The result on Table 4 showed that the mean consumption form and usage of pro vitamin A cassava products in the study area was higher among farmers in AkwaIbom and Anambra States, followed by Delta and Imo States. Comparatively, there was significant difference in the consumption form and usage of pro vitamin a cassava products in South-south states than states in South-east. This implies that farmers in south-south were consuming pro vitamin A cassava products more than their counterpart in South-east Nigeria.

Table-4. Result of post Hoc test showing where significant difference occurred on the level of consumption form and usage of pro vitamin A cassava products.
States
N
Subset for alpha = 0.05
1
2
3
Imo
120
1.9537c
Anambra
120
2.9917a
Delta
120
2.94176b
AkwaIbom
120
3.0000a
Sig.
1.000
1.000
.669

Source: Field survey data, 2018.
Mean for group in homogenous subsets displayed.
Use Harmonic mean sample size =120.

4.CONCLUSION

The study concluded that the farmers had low level of consumption and usage of pro vitamin A cassava products in Imo and Delta states and high level of consumption in AkwaIbom and Anambra states as indicated by the analysis. The study also concluded that the consumption of pro vitamin A cassava products across the states were strongly influenced by health benefits, highly nutritious, good for diabetes patients and very good for obsessed/overweight factors, as a result boosting the consumption level of pro vitamin A cassava among farmers in some of the study states. The Duncan multiple range test of the significant relationship between farmers’ level of consumption of pro vitamin A cassava products concluded that there were differences in the level of consumption of pro vitamin A cassava products across the states. The study hereby recommends that promotional activities, such as awareness campaign and trainings should be organized for farmers in order to encourage more consumption of vitamin A cassava products since the result of level of consumption form and usage of pro vitamin A cassava products indicated low level of use, as flour, flakes (abacha), cassava chips, value added products: bread, cake and Tapioca. This is necessary to reduce the level of vitamin A deficiency among rural poor farmers in Nigeria.

5. ACKNOWLEDGEMENT

With a deep sense of humility and gratitude, I acknowledge the priceless efforts of my project supervisor professor Ike Nwachukwu, Co-supervisor and Head of Department, Professor F. N. Onumadu and Seminar Co-coordinator, Dr M.N.B Agbarevo and my boss, Dr G. Asumugha whose professional contributions, constructive criticisms, mentorship, directives and corrections saw me through this research.

REFERENCES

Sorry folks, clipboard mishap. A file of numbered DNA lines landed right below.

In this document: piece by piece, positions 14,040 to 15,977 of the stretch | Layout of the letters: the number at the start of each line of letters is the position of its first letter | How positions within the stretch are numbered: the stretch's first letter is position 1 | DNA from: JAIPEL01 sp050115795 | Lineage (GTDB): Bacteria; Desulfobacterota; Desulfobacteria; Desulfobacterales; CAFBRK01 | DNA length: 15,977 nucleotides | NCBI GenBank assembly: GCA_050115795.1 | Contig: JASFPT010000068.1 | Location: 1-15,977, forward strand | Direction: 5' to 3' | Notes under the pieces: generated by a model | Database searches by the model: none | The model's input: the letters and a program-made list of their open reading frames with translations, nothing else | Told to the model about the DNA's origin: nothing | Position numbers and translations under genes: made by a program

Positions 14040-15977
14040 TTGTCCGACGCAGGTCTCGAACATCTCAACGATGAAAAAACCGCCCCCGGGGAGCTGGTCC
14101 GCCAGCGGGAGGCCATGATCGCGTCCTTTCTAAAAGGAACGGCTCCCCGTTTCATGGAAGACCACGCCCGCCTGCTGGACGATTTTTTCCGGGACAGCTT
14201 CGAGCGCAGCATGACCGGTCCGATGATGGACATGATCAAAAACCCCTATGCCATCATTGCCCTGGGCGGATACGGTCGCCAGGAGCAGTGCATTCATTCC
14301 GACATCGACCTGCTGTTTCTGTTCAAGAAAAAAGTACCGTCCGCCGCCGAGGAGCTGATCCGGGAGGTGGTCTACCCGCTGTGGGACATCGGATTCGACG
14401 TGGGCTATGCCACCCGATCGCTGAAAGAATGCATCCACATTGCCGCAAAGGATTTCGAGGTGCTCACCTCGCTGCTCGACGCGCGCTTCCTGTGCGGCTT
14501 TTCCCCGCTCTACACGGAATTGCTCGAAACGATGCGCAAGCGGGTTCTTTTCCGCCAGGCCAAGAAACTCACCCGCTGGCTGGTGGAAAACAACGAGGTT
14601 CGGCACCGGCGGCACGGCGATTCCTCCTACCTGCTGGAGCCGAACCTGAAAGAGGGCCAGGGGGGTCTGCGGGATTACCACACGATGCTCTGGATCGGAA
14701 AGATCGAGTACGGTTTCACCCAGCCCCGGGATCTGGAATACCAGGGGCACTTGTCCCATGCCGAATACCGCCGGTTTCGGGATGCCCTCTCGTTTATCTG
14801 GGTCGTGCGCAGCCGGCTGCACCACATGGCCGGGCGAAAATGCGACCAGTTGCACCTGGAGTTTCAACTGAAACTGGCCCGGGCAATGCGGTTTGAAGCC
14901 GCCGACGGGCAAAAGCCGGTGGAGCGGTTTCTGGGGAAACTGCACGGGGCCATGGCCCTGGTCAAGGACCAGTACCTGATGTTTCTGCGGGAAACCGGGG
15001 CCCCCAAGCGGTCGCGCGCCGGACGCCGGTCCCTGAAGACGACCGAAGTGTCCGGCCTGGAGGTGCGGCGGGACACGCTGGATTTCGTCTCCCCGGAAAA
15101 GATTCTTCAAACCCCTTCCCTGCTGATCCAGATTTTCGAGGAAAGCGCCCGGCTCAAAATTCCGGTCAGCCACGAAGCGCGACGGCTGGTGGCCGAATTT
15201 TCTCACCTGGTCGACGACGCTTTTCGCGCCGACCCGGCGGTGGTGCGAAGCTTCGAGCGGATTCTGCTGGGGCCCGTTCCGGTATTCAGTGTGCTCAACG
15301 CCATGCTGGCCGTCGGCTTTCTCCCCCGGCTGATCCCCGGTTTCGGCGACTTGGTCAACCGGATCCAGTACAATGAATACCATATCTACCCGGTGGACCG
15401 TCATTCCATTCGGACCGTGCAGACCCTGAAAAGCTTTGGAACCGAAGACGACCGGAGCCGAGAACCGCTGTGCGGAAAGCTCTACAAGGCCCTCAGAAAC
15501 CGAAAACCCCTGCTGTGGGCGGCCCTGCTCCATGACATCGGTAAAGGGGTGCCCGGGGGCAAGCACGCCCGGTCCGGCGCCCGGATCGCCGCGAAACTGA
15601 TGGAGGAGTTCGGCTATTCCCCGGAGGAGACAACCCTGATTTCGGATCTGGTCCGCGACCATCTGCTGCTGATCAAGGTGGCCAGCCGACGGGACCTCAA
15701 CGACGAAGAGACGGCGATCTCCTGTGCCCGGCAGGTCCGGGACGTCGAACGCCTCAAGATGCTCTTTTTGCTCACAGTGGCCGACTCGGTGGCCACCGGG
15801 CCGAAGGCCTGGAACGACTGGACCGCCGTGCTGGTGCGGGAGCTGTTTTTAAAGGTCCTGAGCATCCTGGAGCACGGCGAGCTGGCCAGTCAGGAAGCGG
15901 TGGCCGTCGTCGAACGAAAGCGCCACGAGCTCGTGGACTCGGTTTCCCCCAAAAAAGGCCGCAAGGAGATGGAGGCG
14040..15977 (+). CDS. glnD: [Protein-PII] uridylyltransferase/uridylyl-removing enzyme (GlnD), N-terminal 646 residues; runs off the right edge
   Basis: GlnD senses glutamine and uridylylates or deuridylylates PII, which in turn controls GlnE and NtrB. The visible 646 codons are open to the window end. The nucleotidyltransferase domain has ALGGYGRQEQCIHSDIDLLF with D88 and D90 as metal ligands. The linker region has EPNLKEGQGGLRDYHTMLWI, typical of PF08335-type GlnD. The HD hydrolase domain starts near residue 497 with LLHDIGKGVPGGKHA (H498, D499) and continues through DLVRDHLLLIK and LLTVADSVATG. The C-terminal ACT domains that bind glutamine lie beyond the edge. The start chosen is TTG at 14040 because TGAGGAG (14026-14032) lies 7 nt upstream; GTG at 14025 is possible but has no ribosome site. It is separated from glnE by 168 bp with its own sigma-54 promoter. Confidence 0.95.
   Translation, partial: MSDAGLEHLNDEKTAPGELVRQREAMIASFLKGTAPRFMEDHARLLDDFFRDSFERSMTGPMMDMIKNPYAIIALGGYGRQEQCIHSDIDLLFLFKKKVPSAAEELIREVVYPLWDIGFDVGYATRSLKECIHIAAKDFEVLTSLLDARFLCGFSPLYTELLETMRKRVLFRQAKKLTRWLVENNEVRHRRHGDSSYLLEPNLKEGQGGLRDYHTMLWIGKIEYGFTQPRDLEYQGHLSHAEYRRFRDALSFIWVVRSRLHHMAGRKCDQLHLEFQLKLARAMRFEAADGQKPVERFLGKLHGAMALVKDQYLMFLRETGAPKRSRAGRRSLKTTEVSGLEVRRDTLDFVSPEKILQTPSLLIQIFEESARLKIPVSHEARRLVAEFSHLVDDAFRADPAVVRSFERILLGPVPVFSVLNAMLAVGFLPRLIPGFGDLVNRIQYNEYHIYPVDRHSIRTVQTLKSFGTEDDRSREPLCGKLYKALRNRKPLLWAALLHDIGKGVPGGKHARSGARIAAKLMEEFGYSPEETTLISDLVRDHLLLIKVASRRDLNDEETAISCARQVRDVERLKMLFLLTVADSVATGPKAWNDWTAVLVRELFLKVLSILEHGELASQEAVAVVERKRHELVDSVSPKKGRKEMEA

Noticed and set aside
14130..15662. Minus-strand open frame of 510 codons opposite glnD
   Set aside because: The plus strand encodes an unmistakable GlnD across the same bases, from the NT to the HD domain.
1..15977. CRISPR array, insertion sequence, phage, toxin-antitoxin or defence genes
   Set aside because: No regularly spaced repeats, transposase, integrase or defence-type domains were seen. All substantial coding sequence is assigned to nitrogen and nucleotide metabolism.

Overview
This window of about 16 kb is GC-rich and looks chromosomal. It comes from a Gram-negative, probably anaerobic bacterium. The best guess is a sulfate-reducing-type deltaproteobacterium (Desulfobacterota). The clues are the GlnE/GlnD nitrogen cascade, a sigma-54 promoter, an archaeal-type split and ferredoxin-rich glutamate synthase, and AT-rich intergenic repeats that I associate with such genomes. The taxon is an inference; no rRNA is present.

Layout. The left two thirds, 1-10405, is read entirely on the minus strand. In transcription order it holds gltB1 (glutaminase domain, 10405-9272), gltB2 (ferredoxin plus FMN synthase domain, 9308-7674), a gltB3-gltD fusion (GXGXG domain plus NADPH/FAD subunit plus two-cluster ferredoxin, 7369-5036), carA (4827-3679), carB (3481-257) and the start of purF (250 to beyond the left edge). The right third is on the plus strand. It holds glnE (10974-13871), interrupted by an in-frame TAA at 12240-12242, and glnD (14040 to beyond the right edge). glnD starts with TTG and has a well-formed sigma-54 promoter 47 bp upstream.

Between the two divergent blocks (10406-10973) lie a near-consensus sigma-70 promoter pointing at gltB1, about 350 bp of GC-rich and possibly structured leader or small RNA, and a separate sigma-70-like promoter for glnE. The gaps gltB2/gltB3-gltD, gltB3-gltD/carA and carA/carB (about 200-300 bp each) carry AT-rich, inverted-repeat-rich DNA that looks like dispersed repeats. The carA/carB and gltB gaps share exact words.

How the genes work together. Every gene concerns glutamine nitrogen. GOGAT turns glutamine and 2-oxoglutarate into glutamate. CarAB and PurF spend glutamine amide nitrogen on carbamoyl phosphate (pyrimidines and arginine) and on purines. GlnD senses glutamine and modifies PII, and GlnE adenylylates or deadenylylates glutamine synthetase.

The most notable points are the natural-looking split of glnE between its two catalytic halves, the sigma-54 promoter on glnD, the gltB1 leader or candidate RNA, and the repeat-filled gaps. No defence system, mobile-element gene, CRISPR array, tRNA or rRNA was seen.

[1]          P. E. Amadi, F. Nzeakor, and G. Asumugha, "Assessing the level of consumption of pro vitamin a cassava products among rural households in South-East and South-South Nigeria," in Book of Abstract for the 22nd Annual Symposium of the International Association of Research Scholars and Fellows, IITA, Ibadan, Nigeria. May 20-24, 2019, 2019, p. 19.

[2]          T. Abdoulaye, A. Abass, B. Maziya-Dixon, G. Tarawali, R. Okechukwu, J. Rusike, A. Alene, V. M. Manyong, and B. Ayedun, Awareness and adoption of improved cassava varieties and processing technologies in Nigeria. Ibadan, Nigeria: International Institute of Tropical Agriculture, 2014.

[3]          C. N. Egesi, A. O. Olojede, E. Okogbenin, E. Parkes, and P. Kulakow, "Naming, registration and official release of three new pro-vitamin a cassava varieties in Nigeria," NRCRI 2015 Annual Report, 2014.

[4]          P. Ilona, "Delivery of vitamin a cassava in Nigeria. CIAT-HarvestPlus survey," in The 2nd Global Conference on Biofortification: Getting Nutritious Foods to People. Conference Brief #23a, IITA, 2012.

[5]          NRCRI, "National root crops research institute, Umudike," Annual Report, 2014.

[6]          P. Ilona, H. Bouis, M. Palenberg, M. Moursi, and A. Oparinde, "Vitamin a cassava in Nigeria: Crop development and delivery," African Journal of Food, Agriculture, Nutrition and Development, vol. 17, pp. 12000-12025, 2017. Available at: https://doi.org/10.18697/ajfand.78.harvestplus09.

[7]          D. N. Njoku, C. N. Egesi, N. J. Amanze, O. N. Eke- Okoro, P. Agu, and A. O. Olojede, "Selection of high pro- vitamin a cassava genotypes for agronomic and industrial uses in Nigeria," NRCRI, Annual Report, 2015, 2014.

[8]          Harvest Plus Bio-Fortification Progress Brief, Available: www.harvestplus.org, 2014.

[9]          A. Oparinde, A. Banerji, E. Birol, and P. Ilona, "Information and consumer willingness to pay for biofortified yellow cassava: Evidence from experimental auctions in Nigeria," Agricultural Economics, vol. 47, pp. 215-233, 2016. Available at: https://doi.org/10.1111/agec.12224.

[10]        H. E. Bouis and A. Saltzman, "Improving nutrition through biofortification: A review of evidence from Harvest Plus, 2003 through 2016," Global Food Security, vol. 12, pp. 49-58, 2017. Available at: https://doi.org/10.1016/j.gfs.2017.01.009.

[11]        T. Abdoulaye, S. Bamire, O. Adewale, and A. Akinola, "Determinants of adoption of improved cassava varieties among farming households in Oyo, Benue, and Akwa Ibom States of Nigeria," Harvest Plus Working Paper. No 20, 2015.

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About the Authors

Pearl Amadi
Extension Research Programme, National Root Crops Research Institute, Umudike, Nigeria.
Benjamin Agbarevo
Extension Research Programme, National Root Crops Research Institute, Umudike, Nigeria.
Ivy Nwokocha
Rural Sociology & Extension Depts., Michael Okpara University of Agriculture, Umudike, Nigeria.
Clara Igwe
Rural Sociology & Extension Depts., Michael Okpara University of Agriculture, Umudike, Nigeria.

Corresponding Authors

Pearl Amadi